THE BROTHERS MUELLER: LIVING DECORATIVE OBJECTS
We are all fascinated by twins, even more so with identical twins, and then there’s gay identical twins! It’s at this point that the interest in twins flips from an anthropological one to one slightly less savory. But of course we at EVB would never find ourselves sliding down that slippery slope. So it was with a set of questions that mined the issues of nature and nurture that I went off to meet The Brothers Mueller, Brooklyn’s very own app-developing, arts-and-craft-creating, lederhosen-wearing ex altar boys.
Portraits of The Brothers Mueller shot for EVB by David Kimelman
Richard Welch: Who popped out first?
Kirk Mueller: I popped out first
Nate Mueller: I was born three hours later, which is a long time, especially for twins.
Richard: Who came out first?
Nate: I came out first, at the age of 14, as I joined high school.
Kirk: And then I came out four years later, in my freshman year at college
Nate: Everyone took it very well, except our parents. I think Kirk saw their reaction and decided to wait, but by the time he came out they were completely okay, it had finally sunk in!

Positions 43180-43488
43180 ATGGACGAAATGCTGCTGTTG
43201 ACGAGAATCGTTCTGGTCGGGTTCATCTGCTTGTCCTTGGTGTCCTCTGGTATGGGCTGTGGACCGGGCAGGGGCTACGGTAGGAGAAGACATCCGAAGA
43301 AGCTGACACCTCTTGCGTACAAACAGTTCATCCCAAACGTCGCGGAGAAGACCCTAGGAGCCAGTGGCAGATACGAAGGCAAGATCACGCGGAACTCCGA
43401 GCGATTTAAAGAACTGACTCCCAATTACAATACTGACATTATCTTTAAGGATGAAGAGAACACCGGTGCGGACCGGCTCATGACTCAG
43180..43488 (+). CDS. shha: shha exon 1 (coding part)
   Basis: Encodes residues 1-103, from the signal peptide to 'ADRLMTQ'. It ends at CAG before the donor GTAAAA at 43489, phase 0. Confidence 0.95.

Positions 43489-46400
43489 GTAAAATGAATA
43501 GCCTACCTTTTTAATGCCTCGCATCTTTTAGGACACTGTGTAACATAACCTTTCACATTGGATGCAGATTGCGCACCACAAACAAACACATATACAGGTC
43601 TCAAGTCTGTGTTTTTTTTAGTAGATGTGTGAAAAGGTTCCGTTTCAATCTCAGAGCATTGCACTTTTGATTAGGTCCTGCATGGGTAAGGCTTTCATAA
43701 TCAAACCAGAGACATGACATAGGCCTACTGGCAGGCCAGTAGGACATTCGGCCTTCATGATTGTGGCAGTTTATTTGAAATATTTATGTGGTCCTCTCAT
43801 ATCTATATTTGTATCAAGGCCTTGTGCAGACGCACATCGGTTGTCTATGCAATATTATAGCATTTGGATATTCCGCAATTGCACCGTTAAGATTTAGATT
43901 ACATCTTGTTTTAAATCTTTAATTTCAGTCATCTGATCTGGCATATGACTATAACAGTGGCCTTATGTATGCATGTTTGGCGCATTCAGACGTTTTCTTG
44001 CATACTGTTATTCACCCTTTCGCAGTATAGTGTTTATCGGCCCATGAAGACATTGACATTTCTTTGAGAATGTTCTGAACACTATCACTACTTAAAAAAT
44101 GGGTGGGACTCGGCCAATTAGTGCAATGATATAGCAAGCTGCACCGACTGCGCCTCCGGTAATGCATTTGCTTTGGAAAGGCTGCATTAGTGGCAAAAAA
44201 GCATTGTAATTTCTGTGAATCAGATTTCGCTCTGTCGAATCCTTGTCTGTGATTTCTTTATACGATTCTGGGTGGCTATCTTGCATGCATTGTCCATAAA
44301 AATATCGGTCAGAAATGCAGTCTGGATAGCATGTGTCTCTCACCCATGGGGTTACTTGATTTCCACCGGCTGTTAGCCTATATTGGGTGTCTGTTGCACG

Kirk: We also went to two separate high schools. You went to a state high school and I went to a Catholic high school, so that was another reason to stay in the closet. It wasn’t really acceptable! However, having said that, all of his boyfriends came from my high school!
Richard: Were they all in the choir?
Kirk: No they were altar boys! Ha, no no, they weren’t!
Richard: But you were both altar boys weren’t you?
K&N: Yes, we were.
Richard: So I’m assuming you come from a very Catholic family?
Kirk: Yes, we went to church every day in grade school. We went to church in the morning and then the school day started.
Richard: Wow! That’s a lot of church!
K&N: Yes, it sure was.
Richard: Tell me a little about your altar boy experience?
Kirk: One of our main reasons for being altar boys was the outfits–they were lavish. It was a very traditional church so they practiced many pre-Vatican II traditions. There were only altar boys, no girls and there were lots of ornate vestibules. We always ended up fighting over who could wear the gold robes!
Richard: Were you aware of the latent homosexual culture of the Catholic Church?
Kirk: I don’t think we were necessarily aware of it when we were young, but we certainly gravitated towards the camp nature of it.
Nate: We liked it because it was stimulation overload–gold, incense and statues everywhere–and all in suburban Ohio! It was a great escape from the blandness.
Richard: What was it like growing up in Ohio?
Kirk: We grew up in Akron, Ohio. Cleveland is all about steel and Akron is all about rubber! There are like three or four huge tire plants.
Nate: But surprisingly Akron had a load of gay bars–they had one for twinks, three that were mixed and then they had a leather bar. We would go to the leather bar when we were 17 because they would let us in!
Richard: And how did you go down in the leather bar?
K&N: Ha ha, we were high school students so we went down really well!